But there is another snake that swallows the sun or the moon during an eclipse. To the ancient Bisayas, according to Fr. Alonso de Mentrida in 1637, the large animal that swallowed the sun and the moon was Bacunaua. This was the 'serpent that swallows the moon', binacunauahan ang bulan.'
As with laho, so it was with bakunawa: the attribution continued through time. To Fr. Ignacio Alcina who wrote in 1668, the Bisayas called the eclipse of the sun and the moon bacunawa because a big snake by this name swallowed the moon. In Fr. Juan Felix de Encarnacion's Cebuano dictionary of 1885, the eclipse of the sun and moon was called bakunawa. In his 1935 Bisaya dictionary, John Kaufmann defined bakunawa as a serpent or dragon that eats the moon and is exactly the term for the eclipse of the sun and the moon."
If you read the rest of the article, he talked in great details the rituals, superstitions and the folk beliefs that many Filipino still practice when there is an eclipse.
The Christian Science Monitor wrote about it (link is an article published in 1988) and it's quiet interesting how many of these beliefs prevail.
"Told by outsiders of the coming event, they stored extra food and water. During the eclipse, they hid babies indoors, locked up chickens, and struck brass gongs. People feared most that snakes might enter their bamboo huts.
All through the night before the eclipse, an elderly storyteller, Siboy Jenana, sang parts of a long and sacred T'boli epic about mythical hero, Todbulol, as many listened with tearful eyes.
Mr. Siboy told in a commanding voice how Todbulol prevented his sister from using an eclipse to destroy the earth after she saw the people living in misery.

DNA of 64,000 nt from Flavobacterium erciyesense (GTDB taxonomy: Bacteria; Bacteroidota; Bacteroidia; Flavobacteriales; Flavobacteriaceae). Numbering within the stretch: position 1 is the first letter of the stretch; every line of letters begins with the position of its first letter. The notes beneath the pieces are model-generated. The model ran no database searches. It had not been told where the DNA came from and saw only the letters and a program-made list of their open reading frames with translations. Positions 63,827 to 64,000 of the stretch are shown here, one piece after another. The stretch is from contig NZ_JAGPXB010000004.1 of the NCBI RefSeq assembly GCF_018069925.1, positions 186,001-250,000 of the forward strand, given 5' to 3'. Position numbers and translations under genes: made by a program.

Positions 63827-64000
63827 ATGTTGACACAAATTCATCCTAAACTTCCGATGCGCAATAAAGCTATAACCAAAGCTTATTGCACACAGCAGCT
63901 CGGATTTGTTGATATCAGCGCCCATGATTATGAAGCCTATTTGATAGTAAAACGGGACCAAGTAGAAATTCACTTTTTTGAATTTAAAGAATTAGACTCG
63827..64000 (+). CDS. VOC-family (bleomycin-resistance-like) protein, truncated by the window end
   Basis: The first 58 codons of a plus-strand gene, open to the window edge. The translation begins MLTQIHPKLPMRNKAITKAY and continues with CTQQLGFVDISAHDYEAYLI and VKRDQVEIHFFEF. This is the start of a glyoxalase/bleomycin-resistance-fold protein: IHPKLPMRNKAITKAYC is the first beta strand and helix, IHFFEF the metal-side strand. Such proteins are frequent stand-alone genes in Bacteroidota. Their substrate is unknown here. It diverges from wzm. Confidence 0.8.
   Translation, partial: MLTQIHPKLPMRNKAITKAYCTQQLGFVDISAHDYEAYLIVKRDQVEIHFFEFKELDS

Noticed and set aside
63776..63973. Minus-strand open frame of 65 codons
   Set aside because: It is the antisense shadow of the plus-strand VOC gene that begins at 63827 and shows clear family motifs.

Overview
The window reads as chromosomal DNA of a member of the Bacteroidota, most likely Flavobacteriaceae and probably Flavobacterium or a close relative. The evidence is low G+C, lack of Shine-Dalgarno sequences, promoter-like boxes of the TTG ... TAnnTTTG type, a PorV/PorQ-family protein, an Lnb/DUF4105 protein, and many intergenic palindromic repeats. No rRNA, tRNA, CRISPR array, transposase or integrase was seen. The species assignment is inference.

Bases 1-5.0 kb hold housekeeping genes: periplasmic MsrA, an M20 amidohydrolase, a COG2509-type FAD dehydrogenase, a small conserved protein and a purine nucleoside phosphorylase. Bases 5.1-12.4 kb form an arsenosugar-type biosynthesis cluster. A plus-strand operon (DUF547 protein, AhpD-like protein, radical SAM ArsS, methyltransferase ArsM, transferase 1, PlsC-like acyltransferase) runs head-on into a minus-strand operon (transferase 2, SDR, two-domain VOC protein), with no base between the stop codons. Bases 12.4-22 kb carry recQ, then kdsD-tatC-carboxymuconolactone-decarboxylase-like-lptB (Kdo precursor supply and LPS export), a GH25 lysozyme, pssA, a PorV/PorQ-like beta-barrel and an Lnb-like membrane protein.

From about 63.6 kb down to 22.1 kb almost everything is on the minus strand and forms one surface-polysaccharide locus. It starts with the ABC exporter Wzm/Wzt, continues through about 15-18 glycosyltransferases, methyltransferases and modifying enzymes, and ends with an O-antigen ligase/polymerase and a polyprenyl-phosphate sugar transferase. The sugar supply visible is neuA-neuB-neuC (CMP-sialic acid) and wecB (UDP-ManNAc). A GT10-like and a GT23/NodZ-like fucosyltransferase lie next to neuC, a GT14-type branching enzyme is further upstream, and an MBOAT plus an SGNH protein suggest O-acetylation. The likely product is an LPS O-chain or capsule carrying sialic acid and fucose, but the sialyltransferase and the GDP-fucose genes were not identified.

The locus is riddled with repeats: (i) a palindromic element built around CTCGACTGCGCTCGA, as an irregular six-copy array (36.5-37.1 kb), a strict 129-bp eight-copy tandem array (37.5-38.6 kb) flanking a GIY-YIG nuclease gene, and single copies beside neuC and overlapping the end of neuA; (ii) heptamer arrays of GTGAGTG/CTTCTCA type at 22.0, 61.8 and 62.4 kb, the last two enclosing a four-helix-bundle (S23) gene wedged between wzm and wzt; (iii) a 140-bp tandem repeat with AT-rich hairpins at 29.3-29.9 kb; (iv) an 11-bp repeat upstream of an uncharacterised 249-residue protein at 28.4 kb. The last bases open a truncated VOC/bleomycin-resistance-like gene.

``The eclipse is a test by the creator,'' Siboy said after the event, ``to show us that all this land, everything we see here, is not ours. This belongs to him,'' Siboy added. ``If he wants to turn everything upside down, we'll leave it to him.''
Another legend, says Manudal Maguwan, a T'boli shaman, says an eclipse occurs when a serpent swallows the sun. It ends, however, if the people play musical instruments to attract a monkey, who kills the serpent and releases the sun from its belly. That drama was acted out by the T'bolis just after the March 18 eclipse.
While such T'boli legends are being kept alive today, they are also being overshadowed by creeping Westernization: modern music, radio, and television. These have been introduced by the larger nontribal population of lowland Filipinos who have migrated into T'boli lands on the big southern island of Mindanao.
This trend, certain as the moon blotting out the sun, could signal twilight for T'boli culture.
``We believe our myths, but we have gone to school and learned modern science,'' says Peter Carado, a T'boli educator who has elected to work with his own people, designing curricula that includes tribal culture. ``We learned that the moon blocks the sun. But the old people still do not know this. We are in a transition period.''
The T'bolis, known for their distinctive abaca, or hemp, weaving and the heavy brass ``girdles'' laden with bells that the women wear, are one of 20 or so tribal groups in the Philippines."